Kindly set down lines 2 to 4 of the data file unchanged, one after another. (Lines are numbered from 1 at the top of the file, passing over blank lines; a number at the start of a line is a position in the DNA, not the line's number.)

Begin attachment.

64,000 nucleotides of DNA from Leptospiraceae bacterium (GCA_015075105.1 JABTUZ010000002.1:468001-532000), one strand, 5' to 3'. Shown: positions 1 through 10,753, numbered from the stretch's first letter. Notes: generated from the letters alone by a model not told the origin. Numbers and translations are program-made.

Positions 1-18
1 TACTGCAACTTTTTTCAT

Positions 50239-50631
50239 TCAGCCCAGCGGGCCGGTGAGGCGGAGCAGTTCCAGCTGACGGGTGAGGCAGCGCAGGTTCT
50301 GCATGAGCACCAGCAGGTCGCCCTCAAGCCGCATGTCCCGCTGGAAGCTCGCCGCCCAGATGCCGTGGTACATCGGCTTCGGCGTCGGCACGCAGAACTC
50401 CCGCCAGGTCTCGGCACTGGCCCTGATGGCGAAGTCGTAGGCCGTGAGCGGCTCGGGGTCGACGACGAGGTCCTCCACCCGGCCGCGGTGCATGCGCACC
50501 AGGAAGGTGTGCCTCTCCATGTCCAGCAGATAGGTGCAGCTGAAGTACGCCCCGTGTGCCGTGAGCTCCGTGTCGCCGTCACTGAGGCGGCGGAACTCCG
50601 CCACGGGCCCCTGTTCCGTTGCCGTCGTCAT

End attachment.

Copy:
Positions 1-18
1 TACTGCAACTTTTTTCAT

Positions 50239-50631